15

 

Notes to Consolidated Financial Statements (Unaudited)


 

At March 31, 2020, there were seven out of ninety-eight U.S. agency and mortgage-backed securities and one out of seventy-nine obligations of states and political subdivisions in an unrealized loss position. One hundred percent of the Company’s investment portfolio is considered investment grade. The weighted-average re-pricing term of the portfolio was 3.1 years at March 31, 2020. At December 31, 2019, there were forty-two out of ninety-four U.S. agency and mortgage-backed securities and three out of seventy-nine obligations of states and political subdivisions in an unrealized loss position. One hundred percent of the Company’s investment portfolio was considered investment grade at December 31, 2019. The weighted-average re-pricing term of the portfolio was 3.7 years at December 31, 2019. The unrealized losses at March 31, 2020 in the U.S. agency and mortgage-backed securities portfolio and the obligations of states and political subdivisions portfolio were related to changes in market interest rates and not credit concerns of the issuers.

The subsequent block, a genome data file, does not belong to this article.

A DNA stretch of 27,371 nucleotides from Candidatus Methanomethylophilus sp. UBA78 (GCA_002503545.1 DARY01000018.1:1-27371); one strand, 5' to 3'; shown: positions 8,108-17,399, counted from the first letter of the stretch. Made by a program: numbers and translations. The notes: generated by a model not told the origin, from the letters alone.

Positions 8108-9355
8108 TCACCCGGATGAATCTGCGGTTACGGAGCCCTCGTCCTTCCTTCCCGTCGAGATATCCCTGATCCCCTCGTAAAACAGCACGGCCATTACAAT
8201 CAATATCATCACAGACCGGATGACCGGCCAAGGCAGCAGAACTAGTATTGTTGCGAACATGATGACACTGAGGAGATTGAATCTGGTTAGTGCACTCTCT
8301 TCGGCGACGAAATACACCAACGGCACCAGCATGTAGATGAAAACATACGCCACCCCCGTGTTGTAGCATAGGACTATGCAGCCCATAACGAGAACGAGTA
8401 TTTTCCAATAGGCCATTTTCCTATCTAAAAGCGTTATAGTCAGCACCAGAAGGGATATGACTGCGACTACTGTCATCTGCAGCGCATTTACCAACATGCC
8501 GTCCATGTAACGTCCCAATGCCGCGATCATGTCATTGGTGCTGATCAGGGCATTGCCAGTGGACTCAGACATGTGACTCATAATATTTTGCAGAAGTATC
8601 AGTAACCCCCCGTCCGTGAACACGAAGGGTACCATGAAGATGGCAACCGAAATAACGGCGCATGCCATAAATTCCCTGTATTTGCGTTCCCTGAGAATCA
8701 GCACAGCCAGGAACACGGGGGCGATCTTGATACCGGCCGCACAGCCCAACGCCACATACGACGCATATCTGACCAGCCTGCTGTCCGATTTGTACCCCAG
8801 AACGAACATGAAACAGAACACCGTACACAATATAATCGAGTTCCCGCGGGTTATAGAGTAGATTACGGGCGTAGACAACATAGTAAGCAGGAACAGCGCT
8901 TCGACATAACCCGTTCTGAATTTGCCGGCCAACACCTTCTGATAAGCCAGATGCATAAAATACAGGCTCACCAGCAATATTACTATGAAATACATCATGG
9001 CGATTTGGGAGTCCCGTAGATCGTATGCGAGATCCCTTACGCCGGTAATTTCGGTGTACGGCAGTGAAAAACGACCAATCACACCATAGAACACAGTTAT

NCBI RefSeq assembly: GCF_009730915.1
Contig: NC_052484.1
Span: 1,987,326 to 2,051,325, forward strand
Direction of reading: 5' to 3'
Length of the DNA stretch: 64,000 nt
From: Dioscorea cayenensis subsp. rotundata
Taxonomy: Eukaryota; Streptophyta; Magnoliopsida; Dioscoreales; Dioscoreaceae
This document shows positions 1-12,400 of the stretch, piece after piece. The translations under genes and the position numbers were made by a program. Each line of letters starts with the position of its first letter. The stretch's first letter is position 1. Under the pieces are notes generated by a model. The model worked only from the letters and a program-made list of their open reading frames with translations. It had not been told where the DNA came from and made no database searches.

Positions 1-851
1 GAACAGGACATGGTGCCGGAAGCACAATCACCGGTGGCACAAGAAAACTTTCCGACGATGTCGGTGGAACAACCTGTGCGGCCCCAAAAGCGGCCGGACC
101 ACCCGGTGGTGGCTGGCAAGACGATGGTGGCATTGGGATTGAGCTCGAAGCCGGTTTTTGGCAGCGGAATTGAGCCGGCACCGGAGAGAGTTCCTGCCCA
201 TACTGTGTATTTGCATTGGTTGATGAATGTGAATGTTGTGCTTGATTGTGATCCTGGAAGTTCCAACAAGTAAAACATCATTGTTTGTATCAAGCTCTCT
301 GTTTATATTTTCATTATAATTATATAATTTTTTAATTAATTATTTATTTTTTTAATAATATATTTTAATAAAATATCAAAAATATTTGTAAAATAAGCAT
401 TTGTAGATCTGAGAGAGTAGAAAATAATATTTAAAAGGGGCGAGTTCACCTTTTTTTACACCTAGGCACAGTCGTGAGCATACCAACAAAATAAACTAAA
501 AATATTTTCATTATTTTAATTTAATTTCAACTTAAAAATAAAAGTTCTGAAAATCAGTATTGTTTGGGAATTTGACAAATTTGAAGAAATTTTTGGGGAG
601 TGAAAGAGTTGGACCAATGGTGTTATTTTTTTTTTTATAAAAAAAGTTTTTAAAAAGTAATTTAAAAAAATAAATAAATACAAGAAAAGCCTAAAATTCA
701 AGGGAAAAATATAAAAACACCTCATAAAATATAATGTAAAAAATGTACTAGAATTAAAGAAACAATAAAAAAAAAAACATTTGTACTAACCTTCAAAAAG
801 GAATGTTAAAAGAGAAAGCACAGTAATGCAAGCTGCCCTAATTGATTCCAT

The amortized cost and fair value of securities at March 31, 2020 by contractual maturity are shown below (in thousands). Expected maturities of mortgage-backed securities will differ from contractual maturities because borrowers may have the right to prepay obligations with or without call or prepayment penalties.

 

   

Available for Sale

   

Held to Maturity

 
   

Amortized Cost